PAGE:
From anywhere you can make that journey overseas.”Just keep doing what you’re doing guys because we are all so proud of you back here.” “You can never really predict these sorts of things because Australia is getting stronger every year with riders and horses so we just have to roll with the punches and see how it goes.”He said the small community of Theodore has been behind him, sending messages of support.”It’s really gratifying also knowing that I come from Theodore and just how strong the community is,” he said.Australian dressage committee chair Prue Spurret said it proved Australian riders and horses could hold their own against the world’s best.”It’s immense for an Australian rider to come through, to have taken a horse to that level. (Supplied: Lilly Forado)
“[His horse] Napoleon is probably at the top of his competition life at the moment and by 2020 we should be up there, but we’ll just see what happens. From a small, country town in regional Australia, horseman Anthony Pelling has placed amongst the world’s top equestrian competitors at the World Breeding Dressage Championships for Young Horses in the Netherlands.The 32-year-old, originally from Theodore in central Queensland, has just returned to his home in Spain after placing fifth in the approved stallions class at Ermelo.Fellow Australians Rebecca Rooke and Simone Pearce also competed.Pelling said it was an overwhelming moment to enter the championships arena.”It’s a big thing, especially the main stadium, it was pretty intimidating,” he said.”Once I was in there, I couldn’t see anybody. All I could see was the arena and all the pressure went away.”It’s not just your normal run-of-the-mill competitors, you’ve got Olympians and all the really big competition.”The best thing is you get to meet them and they’re really down to earth people.”Pelling is the head trainer at Yeguada Candau near Seville.He said the championships have been his biggest accomplishment to date.”It was a satisfying moment. Photo:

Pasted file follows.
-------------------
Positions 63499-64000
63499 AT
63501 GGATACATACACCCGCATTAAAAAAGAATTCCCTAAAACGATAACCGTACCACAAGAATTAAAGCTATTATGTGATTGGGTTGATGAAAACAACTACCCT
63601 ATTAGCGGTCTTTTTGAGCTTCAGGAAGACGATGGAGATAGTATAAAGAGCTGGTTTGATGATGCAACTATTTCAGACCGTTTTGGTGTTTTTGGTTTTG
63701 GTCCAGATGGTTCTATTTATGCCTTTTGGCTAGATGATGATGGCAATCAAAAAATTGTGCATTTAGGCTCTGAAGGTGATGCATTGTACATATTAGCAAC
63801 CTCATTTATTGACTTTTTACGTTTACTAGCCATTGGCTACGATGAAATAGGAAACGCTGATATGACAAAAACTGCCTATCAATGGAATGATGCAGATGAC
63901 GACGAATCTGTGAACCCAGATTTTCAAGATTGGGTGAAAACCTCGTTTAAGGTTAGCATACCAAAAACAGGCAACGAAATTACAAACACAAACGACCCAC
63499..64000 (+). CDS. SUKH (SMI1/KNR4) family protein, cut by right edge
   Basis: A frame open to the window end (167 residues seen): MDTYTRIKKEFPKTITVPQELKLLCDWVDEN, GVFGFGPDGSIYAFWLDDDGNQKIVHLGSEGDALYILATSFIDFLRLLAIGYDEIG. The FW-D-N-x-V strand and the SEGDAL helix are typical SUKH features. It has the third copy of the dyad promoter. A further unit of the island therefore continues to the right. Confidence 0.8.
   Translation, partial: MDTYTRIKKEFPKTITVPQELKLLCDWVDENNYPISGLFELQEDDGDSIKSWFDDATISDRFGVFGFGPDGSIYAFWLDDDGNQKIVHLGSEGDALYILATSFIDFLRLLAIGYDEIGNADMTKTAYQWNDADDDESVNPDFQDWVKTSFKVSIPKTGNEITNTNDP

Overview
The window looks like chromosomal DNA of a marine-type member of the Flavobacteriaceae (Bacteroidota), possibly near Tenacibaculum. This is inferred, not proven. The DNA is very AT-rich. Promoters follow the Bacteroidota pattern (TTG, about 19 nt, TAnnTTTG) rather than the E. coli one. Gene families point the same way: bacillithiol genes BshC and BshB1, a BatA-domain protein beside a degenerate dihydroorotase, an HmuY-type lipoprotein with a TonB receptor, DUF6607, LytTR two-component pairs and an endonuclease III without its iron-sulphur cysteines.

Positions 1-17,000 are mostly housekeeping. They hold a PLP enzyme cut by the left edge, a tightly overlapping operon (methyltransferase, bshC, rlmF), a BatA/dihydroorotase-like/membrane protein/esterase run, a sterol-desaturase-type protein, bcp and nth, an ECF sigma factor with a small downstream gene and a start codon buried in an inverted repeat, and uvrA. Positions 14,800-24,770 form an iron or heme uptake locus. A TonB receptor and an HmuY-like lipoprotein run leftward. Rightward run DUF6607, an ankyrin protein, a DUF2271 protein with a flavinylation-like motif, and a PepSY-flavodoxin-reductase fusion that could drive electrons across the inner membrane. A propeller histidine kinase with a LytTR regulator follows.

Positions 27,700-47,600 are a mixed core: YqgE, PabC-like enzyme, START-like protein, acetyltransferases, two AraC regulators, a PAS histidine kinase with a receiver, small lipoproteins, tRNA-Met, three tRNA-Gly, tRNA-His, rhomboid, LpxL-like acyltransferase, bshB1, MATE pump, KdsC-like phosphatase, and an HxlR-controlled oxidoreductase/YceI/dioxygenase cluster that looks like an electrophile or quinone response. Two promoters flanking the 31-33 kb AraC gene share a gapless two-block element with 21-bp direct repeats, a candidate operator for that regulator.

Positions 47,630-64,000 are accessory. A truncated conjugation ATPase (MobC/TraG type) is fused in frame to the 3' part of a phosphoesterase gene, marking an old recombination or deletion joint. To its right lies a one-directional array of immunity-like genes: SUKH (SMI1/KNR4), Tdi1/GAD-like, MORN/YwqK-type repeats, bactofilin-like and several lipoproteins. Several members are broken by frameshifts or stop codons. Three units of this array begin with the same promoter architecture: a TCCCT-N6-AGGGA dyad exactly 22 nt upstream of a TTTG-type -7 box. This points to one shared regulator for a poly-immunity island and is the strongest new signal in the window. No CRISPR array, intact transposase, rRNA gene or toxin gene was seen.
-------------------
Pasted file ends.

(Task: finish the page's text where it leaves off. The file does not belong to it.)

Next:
Australian dressage competitor Anthony Pelling at the World Breeding Dressage Championships for Young Horses in Ermelo, Netherlands. The training that he has put in to get that horse to fifth place,” she said.”The harmony that he has developed, that’s one of the reasons he’s placed so well.”It was a super test, a lovely test.”She said Australian riders are making a name for themselves in Europe.”An Australian Olympian can come from anywhere,” she said.”They can come from outback Queensland. It’s been 14 years here working in Spain and it’s always been my goal to represent Australia and get to that level,” he said.The dressage competitor said the Olympics were definitely in his sights.”It’s still two years away,” he said.
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Video: Anthony Pelling at the World Breeding Dressage Championships for Young Horses